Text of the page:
Everyone groans and tuts when their car insurance renewal letter comes through the post and they see how much their policy has risen yet again. But car insurance is a legal requirement and an absolute life saver if something unfortunately does go wrong. Most people tend to claim a few hundred or maybe into the thousands on their insurance if they have an accident and although that will have an impact on how much their premium will rise by it is nothing compared to these next examples. Insurers hide your eyes, as we reveal a few of the highest car insurance claims made to date.
Lord Brocket had built up one of the world’s largest collection of classic Ferraris and Maseratis – a whopping forty-two in total! Within this collection were three unique Ferraris, Lauda?s 1971 Formula One Ferrari and the legendary Fangio Maserati 300s, considered by many to be the best sports racing car of all time. However, when Lord Brocket came into financial trouble, through various debts amassed from the costs of keeping his stately home, Brocket Hall in Hertfordshire, he came up with a plan that would get him into a lot of trouble.? In 1991, Brocket claimed that three of his prized Ferraris and a Maserati had been stolen from the grounds of his ancestral home.? He was awarded an insurance payout of a whopping ?4.3 million!! Unfortunately for him, his wife confessed to his insurance company that he had actually cut up the cars himself and buried them within the ground of his stately home in order to use the payout to clear his debts. Lord Brocket was jailed for 2 1/2 years for insurance fraud – not such a clever plan after all!
Back in 2011, Rowan Atkinson of Mr Bean and Blackadder fame, hit a slippery patch on a road near Peterborough whilst driving his beloved McLaren F1. Atkinson, 58, who is worth a reported ?71 million suffered a shoulder injury but that was nothing to what his insurance company suffered! Atkinson had bought the car for ?640,000 in 1997 and had already crashed it in 1991. This time, however a lot more damage was caused. He lost control of the 240mph supercar and hit a tree, which left the car?s 6.1-litre engine 20-yards away from the rest of the vehicle. The car was sent off to technicians at McLaren Special Operations who spent four weeks calculating how much the car would cost to repair – with the final figure standing at ?910,000! This amount was three times bigger than the most expensive repair claim previously documented – a ?300,000 claim paid by Aviva to fix a crashed Pagani Zonda in 2010. The job was given the go-ahead by his insurance company as it was calculated that the F1?s value had soared, with one immaculate model selling for ?3.5 million in 2012.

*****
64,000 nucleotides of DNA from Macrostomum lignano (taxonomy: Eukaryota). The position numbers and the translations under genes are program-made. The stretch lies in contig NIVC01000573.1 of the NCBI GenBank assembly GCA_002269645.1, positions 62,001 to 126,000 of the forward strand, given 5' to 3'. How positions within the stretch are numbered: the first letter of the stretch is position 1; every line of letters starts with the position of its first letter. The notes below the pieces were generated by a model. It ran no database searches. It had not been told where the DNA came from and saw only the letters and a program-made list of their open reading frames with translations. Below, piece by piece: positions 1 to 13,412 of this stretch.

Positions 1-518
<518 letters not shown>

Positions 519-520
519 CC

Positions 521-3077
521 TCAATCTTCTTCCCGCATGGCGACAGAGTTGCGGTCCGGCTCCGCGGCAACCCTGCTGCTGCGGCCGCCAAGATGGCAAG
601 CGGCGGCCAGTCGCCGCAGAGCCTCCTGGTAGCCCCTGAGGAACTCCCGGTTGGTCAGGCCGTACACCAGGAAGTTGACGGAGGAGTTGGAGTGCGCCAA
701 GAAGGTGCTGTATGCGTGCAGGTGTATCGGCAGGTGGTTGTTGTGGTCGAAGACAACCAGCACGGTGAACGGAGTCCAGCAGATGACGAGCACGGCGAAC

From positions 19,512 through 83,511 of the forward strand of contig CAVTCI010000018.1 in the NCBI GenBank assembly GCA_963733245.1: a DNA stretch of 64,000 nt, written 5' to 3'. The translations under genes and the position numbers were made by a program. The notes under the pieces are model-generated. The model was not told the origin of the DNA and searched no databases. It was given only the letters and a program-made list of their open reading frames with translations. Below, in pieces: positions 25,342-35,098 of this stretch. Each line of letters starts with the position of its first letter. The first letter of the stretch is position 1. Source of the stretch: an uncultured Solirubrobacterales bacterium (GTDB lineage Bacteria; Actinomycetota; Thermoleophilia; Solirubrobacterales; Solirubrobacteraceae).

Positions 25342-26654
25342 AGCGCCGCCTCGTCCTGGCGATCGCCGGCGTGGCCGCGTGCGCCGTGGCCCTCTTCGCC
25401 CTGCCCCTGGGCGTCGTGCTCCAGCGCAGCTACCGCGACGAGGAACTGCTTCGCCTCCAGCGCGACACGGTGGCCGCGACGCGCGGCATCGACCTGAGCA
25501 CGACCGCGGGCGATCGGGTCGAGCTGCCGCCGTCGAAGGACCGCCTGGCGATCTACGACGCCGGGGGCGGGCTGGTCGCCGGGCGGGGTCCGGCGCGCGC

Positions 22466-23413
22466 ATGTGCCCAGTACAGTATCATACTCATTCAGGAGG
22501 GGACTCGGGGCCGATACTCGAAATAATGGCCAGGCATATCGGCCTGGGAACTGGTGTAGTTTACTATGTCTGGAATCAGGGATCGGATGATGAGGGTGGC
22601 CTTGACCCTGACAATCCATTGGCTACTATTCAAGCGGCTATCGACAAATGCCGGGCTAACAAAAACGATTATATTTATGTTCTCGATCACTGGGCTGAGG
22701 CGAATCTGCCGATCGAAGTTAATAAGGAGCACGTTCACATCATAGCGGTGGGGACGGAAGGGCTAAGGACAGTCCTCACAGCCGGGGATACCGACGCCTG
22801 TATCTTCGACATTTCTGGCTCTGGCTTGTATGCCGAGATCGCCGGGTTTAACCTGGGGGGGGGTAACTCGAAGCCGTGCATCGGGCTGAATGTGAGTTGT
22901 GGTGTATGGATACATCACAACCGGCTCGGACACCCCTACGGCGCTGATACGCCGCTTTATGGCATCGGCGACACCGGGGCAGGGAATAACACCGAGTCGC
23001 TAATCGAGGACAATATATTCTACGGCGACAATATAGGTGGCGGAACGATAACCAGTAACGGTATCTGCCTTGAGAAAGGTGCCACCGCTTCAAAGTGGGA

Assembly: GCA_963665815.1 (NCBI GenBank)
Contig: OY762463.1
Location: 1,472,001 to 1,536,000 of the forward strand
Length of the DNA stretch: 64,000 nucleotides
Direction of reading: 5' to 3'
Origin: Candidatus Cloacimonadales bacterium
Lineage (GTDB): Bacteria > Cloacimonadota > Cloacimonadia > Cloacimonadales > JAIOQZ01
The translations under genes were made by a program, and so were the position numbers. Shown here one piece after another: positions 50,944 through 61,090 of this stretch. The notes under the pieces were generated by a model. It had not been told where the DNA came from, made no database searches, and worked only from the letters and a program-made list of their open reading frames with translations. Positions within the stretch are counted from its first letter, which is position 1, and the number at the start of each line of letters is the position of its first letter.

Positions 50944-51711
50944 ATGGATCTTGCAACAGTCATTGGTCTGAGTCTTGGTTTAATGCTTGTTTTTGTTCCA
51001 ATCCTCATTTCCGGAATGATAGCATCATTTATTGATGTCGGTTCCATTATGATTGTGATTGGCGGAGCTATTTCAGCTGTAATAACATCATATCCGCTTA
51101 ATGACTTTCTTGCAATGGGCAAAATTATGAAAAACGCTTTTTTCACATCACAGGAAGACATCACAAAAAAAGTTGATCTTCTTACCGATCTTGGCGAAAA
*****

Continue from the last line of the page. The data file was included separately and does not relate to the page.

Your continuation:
Fortunately for Atkinson, he escaped relatively unscathed.? For most big insurance payouts however, this is not the case, as the next few examples demonstrate.
Giles Harding of London, was a passenger of a car driven by his girlfriend when they were travelling in Australia. When his girlfriend lost control and crashed the car, Harding suffered sever injuries and was left paralysed from the neck down. It was decided that the damages would be assessed according to English Law and he was granted ?5.5 million from his insurance company.
Gary Hart was driving on the M62 when he fell asleep at the wheel of his Land Rover and veered off on to the East Coast main line. The Land Rover got stuck on the tracks, which resulted in a train colliding with the car, killing 6 passengers, 4 rail staff, and injuring more than 80 others. Mr. Hart?s insurance company were forced to payout ?30 million, which was one of the most extensive payouts in history.
Mr Bryan Drysdale committed suicide by parking his car onto train tracks.? This not only resulted in his death, but sadly that of 7 innocent people. His selfish actions also caused injuries to 120 people, 18 of which were serious. The total payout was a claim of ?50 million.
To legally drive a car you must have car insurance and as these cases show, there are times when having insurance really can pay off.
Now drive safely!